Nevertheless, Mehndiratta noted that "RBIs decision…will likely be a very close call."
Looking forward, if the central bank indeed stands pat, an inter-meeting cut before June is "quite possible," she said.
"Although RBI's forward guidance was ambiguous last month we did get the sense that the bias was to ease a little more to support growth, and to do that sooner rather than later. The space to ease will reduce in coming quarters – not just from an inflation perspective but also because the RBI is unlikely to want to cut rates when the U.S. Fed commences tightening," she said.
Ticking the boxes
In Rajan's last policy statement on March 4, he said further monetary action will be conditioned on several factors: supply side reforms, high-quality fiscal consolidation, the pass through of past rate cuts into lending rates, the monsoon outturn and developments in the international environment.
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Many of these conditions have been met, said Taimur Baig, chief economist at Deutsche Bank Research, who believes that the RBI will pull the rate cut trigger on Tuesday. He expects a 25 basis point reduction in the policy rate as well as cash reserve ratio – to 3.75 percent from 4 percent.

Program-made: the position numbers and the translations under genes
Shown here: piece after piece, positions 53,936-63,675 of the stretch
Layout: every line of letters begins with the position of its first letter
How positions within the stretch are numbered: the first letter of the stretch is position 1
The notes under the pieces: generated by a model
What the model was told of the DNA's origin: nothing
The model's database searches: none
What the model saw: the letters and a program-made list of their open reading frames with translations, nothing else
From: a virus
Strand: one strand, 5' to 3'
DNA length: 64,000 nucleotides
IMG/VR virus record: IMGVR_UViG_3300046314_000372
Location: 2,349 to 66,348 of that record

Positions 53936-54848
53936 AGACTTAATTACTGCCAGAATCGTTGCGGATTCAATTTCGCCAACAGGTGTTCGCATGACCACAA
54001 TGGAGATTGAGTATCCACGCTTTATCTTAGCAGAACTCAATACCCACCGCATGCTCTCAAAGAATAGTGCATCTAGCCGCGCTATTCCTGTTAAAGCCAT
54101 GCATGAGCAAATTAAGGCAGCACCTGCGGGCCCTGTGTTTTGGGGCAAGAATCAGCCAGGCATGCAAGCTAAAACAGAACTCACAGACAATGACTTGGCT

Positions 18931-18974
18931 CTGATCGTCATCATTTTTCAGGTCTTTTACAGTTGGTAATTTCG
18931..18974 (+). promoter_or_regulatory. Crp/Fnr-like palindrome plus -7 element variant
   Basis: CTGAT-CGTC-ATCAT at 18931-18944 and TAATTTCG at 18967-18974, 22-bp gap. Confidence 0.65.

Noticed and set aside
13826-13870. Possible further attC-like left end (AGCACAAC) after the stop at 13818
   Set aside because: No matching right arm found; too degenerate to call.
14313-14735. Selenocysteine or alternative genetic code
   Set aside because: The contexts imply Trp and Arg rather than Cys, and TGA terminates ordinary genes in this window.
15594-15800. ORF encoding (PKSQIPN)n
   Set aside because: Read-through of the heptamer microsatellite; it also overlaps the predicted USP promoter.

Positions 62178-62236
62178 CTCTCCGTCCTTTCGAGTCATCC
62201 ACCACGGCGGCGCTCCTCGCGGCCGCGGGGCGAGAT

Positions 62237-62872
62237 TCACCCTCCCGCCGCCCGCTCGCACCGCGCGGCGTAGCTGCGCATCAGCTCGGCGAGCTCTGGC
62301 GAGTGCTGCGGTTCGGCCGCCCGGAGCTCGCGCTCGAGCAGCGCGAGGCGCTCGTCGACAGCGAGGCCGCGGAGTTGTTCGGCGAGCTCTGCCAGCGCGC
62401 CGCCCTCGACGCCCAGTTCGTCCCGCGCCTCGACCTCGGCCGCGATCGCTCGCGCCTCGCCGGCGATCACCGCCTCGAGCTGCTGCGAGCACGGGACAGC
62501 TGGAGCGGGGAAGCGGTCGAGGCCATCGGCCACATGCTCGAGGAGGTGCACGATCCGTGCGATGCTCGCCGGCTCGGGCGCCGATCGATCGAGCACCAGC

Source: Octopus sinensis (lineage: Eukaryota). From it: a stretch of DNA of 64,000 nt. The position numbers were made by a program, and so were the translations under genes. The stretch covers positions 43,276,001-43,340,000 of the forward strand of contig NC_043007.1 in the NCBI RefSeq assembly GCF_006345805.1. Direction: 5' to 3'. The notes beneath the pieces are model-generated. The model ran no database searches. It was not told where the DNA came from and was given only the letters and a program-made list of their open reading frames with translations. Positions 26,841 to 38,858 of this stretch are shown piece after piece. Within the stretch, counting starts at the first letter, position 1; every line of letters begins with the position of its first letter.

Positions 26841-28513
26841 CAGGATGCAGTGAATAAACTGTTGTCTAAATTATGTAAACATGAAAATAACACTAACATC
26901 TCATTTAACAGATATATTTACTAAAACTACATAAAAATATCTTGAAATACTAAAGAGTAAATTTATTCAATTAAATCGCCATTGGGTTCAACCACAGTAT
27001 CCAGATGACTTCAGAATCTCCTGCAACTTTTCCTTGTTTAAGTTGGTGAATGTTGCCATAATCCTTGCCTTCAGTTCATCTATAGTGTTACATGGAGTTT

"Some notable supply side developments have characterized the past month. Three out the four bills previously held up and pushed through special ordinances have made through both houses of the legislature, becoming laws. These bills cover insurance, coal, and mining & minerals (land acquisition bill remains to be passed)," he said.
On the fiscal consolidation front, there are signs of progress on the government's cash transfer scheme, said Baig.
The ambitious scheme, which was launched in 2013, aims to replace the distribution of subsidized goods with direct cash transfers as a way of curbing leakages.
"The transfer mechanism is already being tried out in certain areas, by paying cooking gas subsidies directly into the bank accounts of 97 million recipients," he said.
While more work is needed to deliver all subsidies through the cash transfer system mechanism, including food and fertilizers – which account for 1.4 percent of gross domestic product – Baig said the government seems committed to move in this direction.
As for the monsoons, Baig says unseasonal rainfall is likely to have pushed up vegetable prices in recent weeks, but with the benign commodity price outlook, overall inflation is likely to remain contained.
Finally, he says current stability in the external environment makes presents an opportune time to adjust monetary policy.
"It is a better strategy in our view to front load the rate cuts, given that the second half of the year could see financial market volatility increase due to potential Fed policy normalization," he said.